It is no secret that TV manufacturers are constantly striving to bring us the next big thing. In a relatively short space of time, we’ve gone from 24-26” CRT with a 4:3 aspect ratio being the norm, to 40” LCD screens with 16:9 aspect ratios being the norm. Of course, this shift has also seen the resolution of our TV pictures increase from 480p to 1080p. Anything less than Full HD these days is seen as outdated tech!
But in the same manner that HD drove the sales of flat screen televisions, those same 1080p flatscreens are now on the way out themselves. The introduction of 8K screens is upon us. We haven’t really had time to get used to the fact that you can buy a 4K display (which has extremely limited content, although Amazon have just announced a new set top box which has 4K capabilities), and this new addition to the family might well kill off that technology before it gets a chance to shine.
Of course, these 8K displays are not available in the consumer market just yet. Although this October (2015), Sharp have introduced the first retail model. It’s a whopping 85” beast, and the price tag is a similarly hefty £86,000. It is expected that this will appeal initially only to commercial markets or the super rich who like to count themselves as early adopters.
So is it time to throw out my 1080p dinosaur then?
Well no. The problem with new tech is that it just isn’t sustainable for providers to create content for it until there is a critical mass of users with the tech to make it cost effective to do so. Advertisers won’t pay extra for a service that only a handful of users can access, and nor will the TV channels. Although the picture quality is allegedly so good that if you are at the screen you still can’t see individual pixels, and has been described as providing a ‘near 3D’ effect (remember when we all rushed out to buy 3D televisions? That went well.) the fact is that most people will see no discernable difference on picture quality over what they currently have in their front room.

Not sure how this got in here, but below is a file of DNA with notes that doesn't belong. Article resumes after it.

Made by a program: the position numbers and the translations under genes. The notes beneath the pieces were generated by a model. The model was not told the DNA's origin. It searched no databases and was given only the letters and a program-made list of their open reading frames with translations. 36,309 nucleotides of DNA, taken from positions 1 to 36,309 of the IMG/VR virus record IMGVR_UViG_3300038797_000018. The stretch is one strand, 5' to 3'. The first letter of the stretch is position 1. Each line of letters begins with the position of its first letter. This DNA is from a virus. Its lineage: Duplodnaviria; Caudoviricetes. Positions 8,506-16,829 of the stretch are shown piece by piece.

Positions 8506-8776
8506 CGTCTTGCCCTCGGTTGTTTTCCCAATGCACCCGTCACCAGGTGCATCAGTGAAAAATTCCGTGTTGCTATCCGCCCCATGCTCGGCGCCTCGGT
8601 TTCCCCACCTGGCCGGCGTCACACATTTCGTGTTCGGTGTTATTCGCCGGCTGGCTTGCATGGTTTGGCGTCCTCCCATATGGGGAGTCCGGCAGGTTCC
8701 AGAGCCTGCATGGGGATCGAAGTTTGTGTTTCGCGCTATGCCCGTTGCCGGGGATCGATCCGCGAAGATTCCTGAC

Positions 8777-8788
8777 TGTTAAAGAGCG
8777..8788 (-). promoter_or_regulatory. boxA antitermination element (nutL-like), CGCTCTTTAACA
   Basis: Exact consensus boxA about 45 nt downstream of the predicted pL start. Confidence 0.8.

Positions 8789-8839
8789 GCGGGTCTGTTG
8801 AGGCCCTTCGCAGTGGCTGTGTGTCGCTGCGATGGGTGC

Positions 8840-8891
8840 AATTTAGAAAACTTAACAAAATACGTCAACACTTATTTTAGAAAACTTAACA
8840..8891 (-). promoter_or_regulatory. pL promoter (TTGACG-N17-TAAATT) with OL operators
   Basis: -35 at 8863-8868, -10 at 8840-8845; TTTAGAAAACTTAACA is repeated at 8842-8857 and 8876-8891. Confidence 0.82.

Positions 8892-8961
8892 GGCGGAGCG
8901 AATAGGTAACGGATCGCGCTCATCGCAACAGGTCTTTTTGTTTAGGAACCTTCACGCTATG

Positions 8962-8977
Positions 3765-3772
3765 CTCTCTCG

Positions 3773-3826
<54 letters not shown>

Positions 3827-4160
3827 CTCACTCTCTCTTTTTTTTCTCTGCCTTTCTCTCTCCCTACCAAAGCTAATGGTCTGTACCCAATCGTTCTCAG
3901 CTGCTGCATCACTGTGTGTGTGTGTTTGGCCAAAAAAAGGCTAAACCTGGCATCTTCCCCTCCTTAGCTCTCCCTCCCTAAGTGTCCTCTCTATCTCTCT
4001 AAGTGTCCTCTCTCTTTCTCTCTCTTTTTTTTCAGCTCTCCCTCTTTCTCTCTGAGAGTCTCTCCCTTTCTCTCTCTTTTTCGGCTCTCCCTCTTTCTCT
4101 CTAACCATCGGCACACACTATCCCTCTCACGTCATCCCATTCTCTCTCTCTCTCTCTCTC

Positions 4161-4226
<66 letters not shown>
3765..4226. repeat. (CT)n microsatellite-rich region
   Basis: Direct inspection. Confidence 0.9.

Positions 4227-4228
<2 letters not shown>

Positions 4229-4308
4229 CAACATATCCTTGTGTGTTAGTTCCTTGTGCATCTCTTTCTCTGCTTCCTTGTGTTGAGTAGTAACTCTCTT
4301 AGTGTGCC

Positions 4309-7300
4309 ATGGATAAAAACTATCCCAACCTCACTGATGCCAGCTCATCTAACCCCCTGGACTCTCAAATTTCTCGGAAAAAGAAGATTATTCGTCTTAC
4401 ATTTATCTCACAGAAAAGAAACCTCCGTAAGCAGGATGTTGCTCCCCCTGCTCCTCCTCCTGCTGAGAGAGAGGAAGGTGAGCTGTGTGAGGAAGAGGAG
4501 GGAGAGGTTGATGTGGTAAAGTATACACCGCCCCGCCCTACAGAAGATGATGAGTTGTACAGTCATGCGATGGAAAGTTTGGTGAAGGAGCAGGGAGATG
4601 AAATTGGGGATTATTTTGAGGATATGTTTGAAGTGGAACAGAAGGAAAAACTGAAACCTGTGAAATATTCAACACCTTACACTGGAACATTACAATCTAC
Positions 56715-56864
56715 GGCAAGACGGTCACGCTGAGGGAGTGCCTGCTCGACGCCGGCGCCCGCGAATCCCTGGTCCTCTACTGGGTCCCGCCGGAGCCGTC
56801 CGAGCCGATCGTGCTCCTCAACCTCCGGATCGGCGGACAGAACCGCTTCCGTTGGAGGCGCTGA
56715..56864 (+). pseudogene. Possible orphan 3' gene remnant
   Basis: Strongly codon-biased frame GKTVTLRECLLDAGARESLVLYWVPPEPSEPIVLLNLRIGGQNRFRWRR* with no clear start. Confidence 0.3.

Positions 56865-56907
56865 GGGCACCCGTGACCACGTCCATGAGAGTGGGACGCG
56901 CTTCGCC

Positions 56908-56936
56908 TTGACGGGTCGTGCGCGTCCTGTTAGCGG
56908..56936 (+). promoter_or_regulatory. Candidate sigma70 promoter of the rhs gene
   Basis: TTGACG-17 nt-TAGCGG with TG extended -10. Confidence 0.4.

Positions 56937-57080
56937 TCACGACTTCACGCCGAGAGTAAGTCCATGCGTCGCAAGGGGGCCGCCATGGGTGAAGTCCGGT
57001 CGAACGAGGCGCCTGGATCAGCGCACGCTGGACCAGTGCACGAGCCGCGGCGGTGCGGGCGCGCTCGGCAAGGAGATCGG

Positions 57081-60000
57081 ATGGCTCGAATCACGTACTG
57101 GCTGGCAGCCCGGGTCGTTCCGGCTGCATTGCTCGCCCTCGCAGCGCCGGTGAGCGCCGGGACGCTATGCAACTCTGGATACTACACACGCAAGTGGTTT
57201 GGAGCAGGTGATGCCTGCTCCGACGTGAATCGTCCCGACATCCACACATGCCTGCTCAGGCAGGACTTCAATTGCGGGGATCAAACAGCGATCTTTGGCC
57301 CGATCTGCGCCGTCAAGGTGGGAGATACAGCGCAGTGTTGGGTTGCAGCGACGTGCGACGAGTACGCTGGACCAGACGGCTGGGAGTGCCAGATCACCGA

The reason the explosion in ownership of 1080p flatscreens took place was a cumulative effect. Blu-Ray was all the rage several years ago, heralded as the only format we would ever need in the future. As it was a relatively inexpensive piece of tech, a significant proportion of people could afford access to it. A fast rising world economy (it WAS a bubble though!) meant there was more disposable income, so the new HD tech sold itself. This in turn meant that content providers like Sky and the BBC had a sound platform to create content and could charge advertisers (and of course the consumers) more for the privilege.
The fact that the UK is now only coming out of a prolonged recession, and the fact that most people will look at how little the added value 8K would bring to their home might, I suspect, mean that the Ultra HD bandwagon will be rolling along for quite a while before it gains any real market traction. The first ‘proper’ consumer units are due to hit the shops next year. Expect prices to be around the £1500-£2000 mark for the first to hit the shelves, with significant reductions over the course of the following two years. By 2018 I’d expect to be paying around £600 for a reasonably sized model with a decent spec. Better start saving now!